I am a big fan of students’ unions and the student movement (as it is sometimes, perhaps rather inaccurately, known). Whilst they can often be challenging and make life difficult for university leaders, they nevertheless have huge amount to contribute to campus life. As an undergraduate at a disaffiliated university back in the 80s I was massively disappointed not to be a member of NUS but nevertheless greatly enjoyed local student unionism. NUS has a fascinating history, one which was largely non-political until the late 1960s when it dropped its non-political stance, and since then has leaned left to a greater or lesser extent. During most of the past 45 years or so though the political dimension of the Union has appeared to be its defining characteristic.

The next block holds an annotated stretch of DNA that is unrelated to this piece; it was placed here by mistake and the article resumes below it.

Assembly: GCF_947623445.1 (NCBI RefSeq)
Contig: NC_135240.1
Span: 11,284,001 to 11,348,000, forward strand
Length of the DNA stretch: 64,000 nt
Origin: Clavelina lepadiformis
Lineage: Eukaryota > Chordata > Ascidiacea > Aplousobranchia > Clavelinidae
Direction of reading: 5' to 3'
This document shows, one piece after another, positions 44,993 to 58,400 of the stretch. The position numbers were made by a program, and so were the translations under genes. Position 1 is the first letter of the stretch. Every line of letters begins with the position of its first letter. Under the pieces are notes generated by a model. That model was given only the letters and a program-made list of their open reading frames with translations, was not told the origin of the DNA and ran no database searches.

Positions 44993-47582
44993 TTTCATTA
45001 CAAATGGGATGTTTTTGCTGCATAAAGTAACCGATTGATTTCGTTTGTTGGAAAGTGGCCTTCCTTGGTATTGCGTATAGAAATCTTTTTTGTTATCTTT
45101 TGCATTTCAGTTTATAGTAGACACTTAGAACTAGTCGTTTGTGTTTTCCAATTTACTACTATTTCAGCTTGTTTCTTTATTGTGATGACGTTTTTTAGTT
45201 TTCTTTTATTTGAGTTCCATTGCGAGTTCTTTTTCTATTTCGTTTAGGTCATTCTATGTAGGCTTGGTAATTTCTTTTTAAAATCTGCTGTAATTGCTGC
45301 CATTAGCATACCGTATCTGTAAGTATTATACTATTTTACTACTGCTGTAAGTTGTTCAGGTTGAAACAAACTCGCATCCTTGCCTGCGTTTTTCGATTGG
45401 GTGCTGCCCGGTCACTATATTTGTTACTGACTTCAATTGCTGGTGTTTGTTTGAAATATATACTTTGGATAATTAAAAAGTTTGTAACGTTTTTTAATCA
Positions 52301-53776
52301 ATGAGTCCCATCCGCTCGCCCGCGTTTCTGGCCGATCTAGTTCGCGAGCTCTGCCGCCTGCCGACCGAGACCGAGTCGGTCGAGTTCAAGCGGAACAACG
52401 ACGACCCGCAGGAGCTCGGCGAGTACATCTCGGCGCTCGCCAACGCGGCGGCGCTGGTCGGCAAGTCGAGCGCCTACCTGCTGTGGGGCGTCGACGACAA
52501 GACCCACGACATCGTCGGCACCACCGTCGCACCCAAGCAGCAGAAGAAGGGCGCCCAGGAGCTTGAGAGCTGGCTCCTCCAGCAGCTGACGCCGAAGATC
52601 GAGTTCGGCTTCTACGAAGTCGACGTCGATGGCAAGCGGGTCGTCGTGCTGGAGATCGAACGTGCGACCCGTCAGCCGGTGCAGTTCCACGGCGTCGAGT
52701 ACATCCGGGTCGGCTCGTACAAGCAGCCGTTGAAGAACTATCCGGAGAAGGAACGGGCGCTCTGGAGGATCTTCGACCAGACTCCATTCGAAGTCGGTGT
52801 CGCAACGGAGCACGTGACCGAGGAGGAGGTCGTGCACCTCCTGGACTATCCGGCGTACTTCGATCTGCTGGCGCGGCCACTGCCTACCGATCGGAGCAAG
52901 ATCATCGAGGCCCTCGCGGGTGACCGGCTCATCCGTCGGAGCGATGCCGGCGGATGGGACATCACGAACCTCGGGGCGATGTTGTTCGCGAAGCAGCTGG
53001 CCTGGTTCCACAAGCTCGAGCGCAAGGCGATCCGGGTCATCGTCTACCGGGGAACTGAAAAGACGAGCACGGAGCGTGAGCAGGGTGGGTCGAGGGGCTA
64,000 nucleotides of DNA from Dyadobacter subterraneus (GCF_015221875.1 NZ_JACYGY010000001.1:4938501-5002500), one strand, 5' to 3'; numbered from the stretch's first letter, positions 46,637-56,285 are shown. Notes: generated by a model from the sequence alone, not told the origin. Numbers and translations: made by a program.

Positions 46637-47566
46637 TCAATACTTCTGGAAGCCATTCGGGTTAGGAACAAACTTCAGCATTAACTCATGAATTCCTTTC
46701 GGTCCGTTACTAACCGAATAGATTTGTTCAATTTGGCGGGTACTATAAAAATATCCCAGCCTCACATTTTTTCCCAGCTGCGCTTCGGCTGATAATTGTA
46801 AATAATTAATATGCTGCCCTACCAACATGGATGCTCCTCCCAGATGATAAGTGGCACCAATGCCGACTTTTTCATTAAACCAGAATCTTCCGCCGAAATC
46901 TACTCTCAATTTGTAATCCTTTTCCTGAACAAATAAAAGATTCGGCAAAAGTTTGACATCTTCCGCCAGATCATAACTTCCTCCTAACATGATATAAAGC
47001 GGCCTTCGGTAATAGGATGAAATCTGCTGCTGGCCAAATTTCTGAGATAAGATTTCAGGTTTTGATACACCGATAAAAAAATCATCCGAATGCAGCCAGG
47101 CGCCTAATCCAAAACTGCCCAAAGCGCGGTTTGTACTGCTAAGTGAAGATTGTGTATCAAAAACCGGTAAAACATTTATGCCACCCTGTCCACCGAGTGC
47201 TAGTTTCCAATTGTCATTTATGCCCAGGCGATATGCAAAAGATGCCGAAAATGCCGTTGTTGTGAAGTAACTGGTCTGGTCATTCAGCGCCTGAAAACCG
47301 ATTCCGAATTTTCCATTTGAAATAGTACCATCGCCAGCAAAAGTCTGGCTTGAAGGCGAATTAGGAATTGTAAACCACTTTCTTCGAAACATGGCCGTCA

However, that has all changed in the past few years. NUS appears, quite remarkably, to have transformed itself from an organisation where the default activity was a demo and one where national conference and standing orders dictated activity to something which would be almost unrecognisable to those activists from previous decades. Now NUS is seen as a rather effective lobbying body and an organisation which is a sought after partner of government and national HE agencies rather than purely a voice of opposition. A recent piece in the Guardian, which previews a new piece of research by the Leadership Foundation, notes the much closer alignment which now exists between student leaders and university managers.